The fact is that most contemporary publishing of the Infancy material is done on the assumption that all birth narratives including the canonical ones are myth.[3] But the eternal purposes of God shine in the canonical narratives of Matthew and Luke while the Infancy Gospel of Thomas is void of redemption. The birth narratives of the Bible are linked with integrity to the history and promises of the Old Testament-they are awash with authenticity.
Kemp-Pappan attempts to use the story to help others understand their adolescent tensions and misgivings. He takes what can only be seen as an unbiblical sinful nature of the child Jesus and uses it to write/speak of human attempts at overcoming childishness. In this case Jesus becomes simply a model not just for good but also for the bad that we all experience within ourselves as we mature.

Hungry for the word of God, God’s people and those who are dying within the deadness of this culture will never find satisfaction in extra biblical material. As Paul writes to Timothy, “preach the word; be ready in season and out of season; reprove, rebuke, exhort, with great patience and instruction.”
For the time will come when they will not endure sound doctrine; but wanting to have their ears tickled they will accumulate for themselves false teachers in accordance to their own desires, and will turn away their ears from the truth and will turn back to myths. (2 Timothy 4:2-4)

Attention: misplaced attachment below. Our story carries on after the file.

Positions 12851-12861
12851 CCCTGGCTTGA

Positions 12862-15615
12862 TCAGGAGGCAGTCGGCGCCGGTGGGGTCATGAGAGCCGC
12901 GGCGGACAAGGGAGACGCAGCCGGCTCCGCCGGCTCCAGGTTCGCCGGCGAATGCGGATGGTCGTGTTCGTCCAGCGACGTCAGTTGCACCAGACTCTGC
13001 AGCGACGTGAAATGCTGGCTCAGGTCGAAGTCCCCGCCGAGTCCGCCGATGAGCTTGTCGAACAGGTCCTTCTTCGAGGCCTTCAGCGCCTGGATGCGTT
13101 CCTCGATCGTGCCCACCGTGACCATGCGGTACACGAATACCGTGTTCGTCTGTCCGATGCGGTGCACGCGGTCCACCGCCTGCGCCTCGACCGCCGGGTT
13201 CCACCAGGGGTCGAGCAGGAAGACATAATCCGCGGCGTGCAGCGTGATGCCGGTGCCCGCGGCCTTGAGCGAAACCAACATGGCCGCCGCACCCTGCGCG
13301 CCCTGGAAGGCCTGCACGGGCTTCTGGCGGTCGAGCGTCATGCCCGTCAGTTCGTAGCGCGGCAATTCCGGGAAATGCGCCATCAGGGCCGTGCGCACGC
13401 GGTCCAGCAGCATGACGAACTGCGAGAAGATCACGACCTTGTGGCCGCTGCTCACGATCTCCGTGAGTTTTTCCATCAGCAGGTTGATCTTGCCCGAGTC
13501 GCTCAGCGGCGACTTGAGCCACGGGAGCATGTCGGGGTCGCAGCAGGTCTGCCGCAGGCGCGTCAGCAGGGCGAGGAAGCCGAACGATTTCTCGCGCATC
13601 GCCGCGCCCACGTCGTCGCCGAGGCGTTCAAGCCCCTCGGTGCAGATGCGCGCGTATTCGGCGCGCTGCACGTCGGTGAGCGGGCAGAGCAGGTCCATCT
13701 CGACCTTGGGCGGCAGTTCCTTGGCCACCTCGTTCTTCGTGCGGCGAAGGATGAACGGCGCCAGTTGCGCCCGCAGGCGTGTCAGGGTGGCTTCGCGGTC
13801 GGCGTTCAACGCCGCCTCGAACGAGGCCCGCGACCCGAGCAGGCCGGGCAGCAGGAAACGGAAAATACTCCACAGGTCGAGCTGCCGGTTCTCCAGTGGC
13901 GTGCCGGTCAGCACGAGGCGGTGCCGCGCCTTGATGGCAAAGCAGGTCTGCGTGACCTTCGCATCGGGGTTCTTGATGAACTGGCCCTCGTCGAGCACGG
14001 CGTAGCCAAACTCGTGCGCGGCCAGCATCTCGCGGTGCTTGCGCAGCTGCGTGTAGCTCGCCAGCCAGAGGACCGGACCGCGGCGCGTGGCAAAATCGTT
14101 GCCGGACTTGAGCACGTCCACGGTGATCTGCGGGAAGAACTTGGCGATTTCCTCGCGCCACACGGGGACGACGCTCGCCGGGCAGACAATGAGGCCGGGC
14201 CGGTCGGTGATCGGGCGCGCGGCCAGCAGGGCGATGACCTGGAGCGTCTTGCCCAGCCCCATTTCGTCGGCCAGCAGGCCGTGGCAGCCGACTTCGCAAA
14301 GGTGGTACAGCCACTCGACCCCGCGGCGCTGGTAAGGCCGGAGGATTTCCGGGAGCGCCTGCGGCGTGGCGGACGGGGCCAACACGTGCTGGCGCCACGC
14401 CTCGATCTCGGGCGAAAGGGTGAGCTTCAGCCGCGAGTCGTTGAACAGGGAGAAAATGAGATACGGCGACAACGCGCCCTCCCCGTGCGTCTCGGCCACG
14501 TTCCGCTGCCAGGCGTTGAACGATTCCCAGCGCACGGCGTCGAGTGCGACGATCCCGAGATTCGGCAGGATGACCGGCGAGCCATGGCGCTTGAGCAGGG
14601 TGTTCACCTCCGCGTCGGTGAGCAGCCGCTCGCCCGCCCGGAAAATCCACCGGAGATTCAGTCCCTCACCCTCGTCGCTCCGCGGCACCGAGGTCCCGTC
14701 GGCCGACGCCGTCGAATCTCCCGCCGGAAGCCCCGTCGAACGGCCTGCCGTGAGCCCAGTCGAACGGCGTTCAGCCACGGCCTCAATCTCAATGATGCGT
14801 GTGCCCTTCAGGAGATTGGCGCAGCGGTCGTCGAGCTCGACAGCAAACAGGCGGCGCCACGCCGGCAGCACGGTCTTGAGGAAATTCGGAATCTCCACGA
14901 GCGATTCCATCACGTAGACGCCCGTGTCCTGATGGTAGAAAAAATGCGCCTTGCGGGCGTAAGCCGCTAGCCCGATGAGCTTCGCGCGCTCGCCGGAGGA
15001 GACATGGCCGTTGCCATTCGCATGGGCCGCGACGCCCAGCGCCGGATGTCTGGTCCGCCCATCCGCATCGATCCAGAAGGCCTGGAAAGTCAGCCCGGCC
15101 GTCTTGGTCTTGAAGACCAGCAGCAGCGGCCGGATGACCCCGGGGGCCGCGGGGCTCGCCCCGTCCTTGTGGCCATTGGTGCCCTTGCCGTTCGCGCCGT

picture by Christopher Juncker

[1] For more information on the Jewish Masoretic Text see http://en.wikipedia.org/wiki/Bible
[2]D.A. deSilvia, “Apocrypha and Pseudepigraphs” Dictionary of New Testament Background, Editors Craig A. Evans & Stanley E. Porter, (Downers Grove: InterVarsity Press 2000) 59.
[3] This is pointed out by Philip Jenkins in his book Hidden Gospels: How the Search for Jesus Lost its Way. (Oxford: Oxford University Press 2001).


will spotts said...

Why am I not surprised?

You do very well at pointing to the difference between the infancy narrative and the biblical gospel accounts.

Viola Larson said...

I'm sorry, as usual I found your quote in my spam.